Knockout City Review


Video game dodgeball has existed since the 80s with the likes of Super Dodge Ball. As a whole though, dodgeball is an underutilized concept. Maybe other game designers didn’t want to step on the toes of the Kunio-Kun universe. Maybe they just didn’t have any ideas to expand on the core concept of hitting people in the face with balls.

Enter Knockout City. Taking cues from team deathmatch shooters, Metroid Prime, and…fighting games(?)…this might be the most ambitious dodgeball game yet.

Played from a third-person perspective, these dodgeball matches aren’t confined to the gym. From a construction yard with a giant swinging wrecking ball, to a train station with trains that can run players over, the battlefield feels like a shooter deathmatch stage with even crazier set pieces.

Though the game has a number of different modes and is gradually rotating modes in-and-out, all of the ones we’ve seen so far are slight variations of team deathmatch. Every character has two hearts. Each time a player gets hit, they lose a heart. Lose both hearts and that character dies, giving the other team a point. Reach 10 points and your team wins. I wish the game would incorporate more objective-based modes, but those might be coming in the future. Its main deathmatch modes are still fun for extended stretches, but more variety would be greatly appreciated.

Other aspects of the game are also heightened. Not bound to the same laws of gravity, your character can double jump and whip out a glider to coast long distances. When it comes to throwing, your characters can throw the ball at blistering speeds, curl shots around walls, and arch shots over walls. Rarer special balls are also included in the mix, from Sniper Balls that are almost impossible to catch but take time to charge, to a Bomb Ball that explodes and causes area-of-effect damage. Your character can even roll into a ball and have your teammate throw you for a one-hit kill if it connects!

It functions like a shooter and certainly scratches some of that itch. Running around the map and landing shots can be incredibly satisfying once you get a feel for the game’s throwing mechanics. But what excites me most is in the ways that it feels different from a shooter.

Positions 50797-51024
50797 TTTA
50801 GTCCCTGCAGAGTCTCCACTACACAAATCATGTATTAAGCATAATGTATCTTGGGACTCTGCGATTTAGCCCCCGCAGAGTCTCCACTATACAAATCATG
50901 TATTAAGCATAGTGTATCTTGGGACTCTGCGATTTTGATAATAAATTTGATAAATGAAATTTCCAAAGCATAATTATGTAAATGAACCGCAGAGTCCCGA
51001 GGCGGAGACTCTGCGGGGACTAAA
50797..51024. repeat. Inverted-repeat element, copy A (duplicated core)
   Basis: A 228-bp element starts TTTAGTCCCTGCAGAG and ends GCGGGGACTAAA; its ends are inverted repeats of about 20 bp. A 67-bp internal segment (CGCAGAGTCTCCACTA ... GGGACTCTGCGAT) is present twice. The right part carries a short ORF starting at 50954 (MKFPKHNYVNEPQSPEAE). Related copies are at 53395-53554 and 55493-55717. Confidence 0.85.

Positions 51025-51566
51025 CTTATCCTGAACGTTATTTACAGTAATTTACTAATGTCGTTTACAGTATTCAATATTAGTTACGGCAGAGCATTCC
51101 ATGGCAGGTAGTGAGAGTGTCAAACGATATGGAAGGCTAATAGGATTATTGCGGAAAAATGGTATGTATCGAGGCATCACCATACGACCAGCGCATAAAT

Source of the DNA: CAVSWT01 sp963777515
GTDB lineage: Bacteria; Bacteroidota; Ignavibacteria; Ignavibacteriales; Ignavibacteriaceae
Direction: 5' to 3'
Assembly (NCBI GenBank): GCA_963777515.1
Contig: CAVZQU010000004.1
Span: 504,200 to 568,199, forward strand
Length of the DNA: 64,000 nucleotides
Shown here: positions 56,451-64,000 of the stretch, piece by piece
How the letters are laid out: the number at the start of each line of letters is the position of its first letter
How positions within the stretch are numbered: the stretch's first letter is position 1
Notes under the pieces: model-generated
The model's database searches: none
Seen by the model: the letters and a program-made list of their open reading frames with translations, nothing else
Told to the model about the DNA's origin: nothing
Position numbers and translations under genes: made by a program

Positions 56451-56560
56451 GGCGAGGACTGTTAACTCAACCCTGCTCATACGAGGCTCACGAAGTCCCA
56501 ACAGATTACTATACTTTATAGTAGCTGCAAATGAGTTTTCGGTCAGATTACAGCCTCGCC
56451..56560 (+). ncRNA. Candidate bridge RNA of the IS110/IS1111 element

With your characters being so mobile and the maps having lots of verticality and obstacles, moving around the map almost feels more like a 3D platformer. Better yet, its combat mechanics have shades of depth that are akin to a fighting game. Though aiming is simplified thanks to a generous lock-on feature, you can still land tricky shots by curling balls around walls, arching them over walls, or varying the speed of your throws. You can also pump fake your throws in order to bait your opponent into overcommitting on a defensive option and striking them with a swift throw as they recover.

If you’re on the wrong side of the ball, you’re not a sitting duck. Running behind cover might be enough to evade the ball’s homing capabilities. You can shoulder bash the thrower if you’re close enough, which causes the ball to pop out of their hands. Best of all, you can catch a throw. Now you’re the aggressor and can strike right back. If you time the catch just right, not only does it charge up the ball for an even faster shot, but you immediately recover and can perform another action. Even if three balls are thrown at you at the same time, you can catch all three if you nail the timing.

Every encounter has the potential to be a dodgeball ballet of air jumps, pump fakes, throws, catches, and counters until someone finally gets hit. Once you get a hang of your options in any given moment, fights are incredibly exiting and can feel unique each time.

And that’s before you factor in your teammates. Together, you can pass the ball between each other for a charge boost. One can act as a decoy while another attacks from behind. Multiple balls can be thrown at an enemy at the same time, which can be very difficult to counter. One person can launch an enemy in the air with a shoulder charge while the other skeet shoots them out of the sky while they’re stunned. You can even launch your teammates as a ball or as a super-charged bomb that will kill anyone in range.